Another finding concerned longitudinal modifications in diabetes. The relationship with life satisfaction was deleterious, whereas lifestyle was more beneficial when obesity and physical inactivity disappeared in 2013/14. Patients who adjusted their lifestyles during the 5 years following a coronary angiography, are, we suppose, probably motivated, but are likely to have changed their behaviour against their will. They perceived adopting healthy behaviours as unpleasant, which may impact negatively on their life satisfaction. Effectively, patients who follow the strict regime prescribed and hence go from diabetes in 2008/9, to at least less severe diabetes in 2013/14, experienced a difficult period during which they maintained unpleasant lifestyle behaviours. In addition, eating carbohydrate-rich food is part of a ‘good life’ , but also a form of dependency. To abandon that and to limit ones diet and adopt physical activity could be devastating. Adherence to therapeutic advice and adjustment in lifestyle, including healthy eating and reducing the sugar intake in the diet, can reduce cardiovascular risk factors, and modify the satisfaction with life. For example, patients who must adopt a behaviour that is perceived as unpleasant, such as a diabetic regime, are affected emotionally because the gap between what they currently do and what they must do is likely to precipitate psychological difficulties. A better comprehension of the cognitive aspects of cardiovascular disease in relation to the affective aspects [33, 34] makes clear that what happens in the mind has to be taken into account if we want to understand how adapted lifestyles are adopted and how the ability to adhere to medication can be developed. Knowledge of the emotional impact of adherence may be useful for policy interventions aimed at improving the health and daily life of patients. Non-adherence is complex and remains difficult to define. In addition, the ability of providers to accurately identify at-risk patients is limited. Improved screening tools are needed to detect them and thereby facilitate appropriate targeting of interventions. Given the rapidly expanding global population with coronary heart disease and emerging clinical and cost-benefits of adherence, addressing non-adherence to prescribed therapies is a top priority .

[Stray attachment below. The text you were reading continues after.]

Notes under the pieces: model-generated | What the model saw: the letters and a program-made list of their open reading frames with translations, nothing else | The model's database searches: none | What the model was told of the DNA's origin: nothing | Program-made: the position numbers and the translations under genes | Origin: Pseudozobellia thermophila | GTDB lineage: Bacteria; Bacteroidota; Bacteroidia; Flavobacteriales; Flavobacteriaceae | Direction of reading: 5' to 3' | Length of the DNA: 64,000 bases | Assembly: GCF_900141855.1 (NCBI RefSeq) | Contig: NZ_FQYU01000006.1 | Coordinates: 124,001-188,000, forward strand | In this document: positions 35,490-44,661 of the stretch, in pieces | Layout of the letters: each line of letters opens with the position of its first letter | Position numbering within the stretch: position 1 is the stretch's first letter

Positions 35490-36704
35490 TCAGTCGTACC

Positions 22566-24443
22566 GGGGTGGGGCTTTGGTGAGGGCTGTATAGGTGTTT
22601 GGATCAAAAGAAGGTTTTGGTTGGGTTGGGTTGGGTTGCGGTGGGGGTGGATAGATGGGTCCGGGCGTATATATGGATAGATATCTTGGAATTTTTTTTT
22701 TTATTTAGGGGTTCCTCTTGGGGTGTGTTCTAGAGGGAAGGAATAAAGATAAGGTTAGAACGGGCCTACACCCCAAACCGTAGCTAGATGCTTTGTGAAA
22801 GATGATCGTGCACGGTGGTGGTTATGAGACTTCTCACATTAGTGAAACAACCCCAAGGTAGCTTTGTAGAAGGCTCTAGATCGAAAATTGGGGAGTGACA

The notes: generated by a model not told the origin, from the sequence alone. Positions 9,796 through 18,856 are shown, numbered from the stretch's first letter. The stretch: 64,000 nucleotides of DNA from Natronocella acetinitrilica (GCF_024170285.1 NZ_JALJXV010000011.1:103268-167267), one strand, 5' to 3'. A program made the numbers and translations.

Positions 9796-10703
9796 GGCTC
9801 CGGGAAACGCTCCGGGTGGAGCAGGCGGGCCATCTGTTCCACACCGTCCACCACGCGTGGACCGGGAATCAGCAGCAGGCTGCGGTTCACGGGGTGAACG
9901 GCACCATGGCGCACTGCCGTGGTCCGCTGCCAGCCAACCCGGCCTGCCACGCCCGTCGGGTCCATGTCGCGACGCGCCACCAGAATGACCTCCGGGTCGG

Lastly, two other findings are worthy of a brief mention; the facts that being a woman and/or having a low income affect satisfaction with life. Firstly, in accord with this finding, in the presence of coronary artery disease, female-patients with co-morbidities such as diabetes, hypertension and obesity, presented greater impairment of their wellbeing. The unfavorable outcomes months after percutaneous coronary intervention were associated with female sex, a previous event, or procedure failure . Another example, the rates of obesity and overweight vary according to educational level and socioeconomic status, and these disparities are significant among women, but less clear among men . Secondly, the lower the income of study patients, the lower the life satisfaction. Lack of income would be greater already due to facing lifestyle disadvantages, and the consequences of CVD-related behaviours would be greater when they are confronted with new socioeconomic disadvantages like wages for domestic helpers. A study over time found that life satisfaction is lower when all the years of poverty are together rather than split up into periods in and out of poverty. This ties in with the idea that individuals may have the resources (financial or otherwise) to deal with relatively short-term poverty but not when it lasts too long .
Furthermore, our results showed that hypertension and hypercholesterolemia were not discriminant factors of the life satisfaction between patients with or without these risk factors. In other words, the link between the constraints related to treatments and to lifestyle changes of these risk factors, and the life satisfaction would be less strong than those associated to diabetes or obesity. Regarding the lack of a link between the evolution of tobacco consumption and LS, we can conclude that stopping smoking in a situation of medical stress can be experienced with difficulty.
Strengths and limitations
The strength of the survey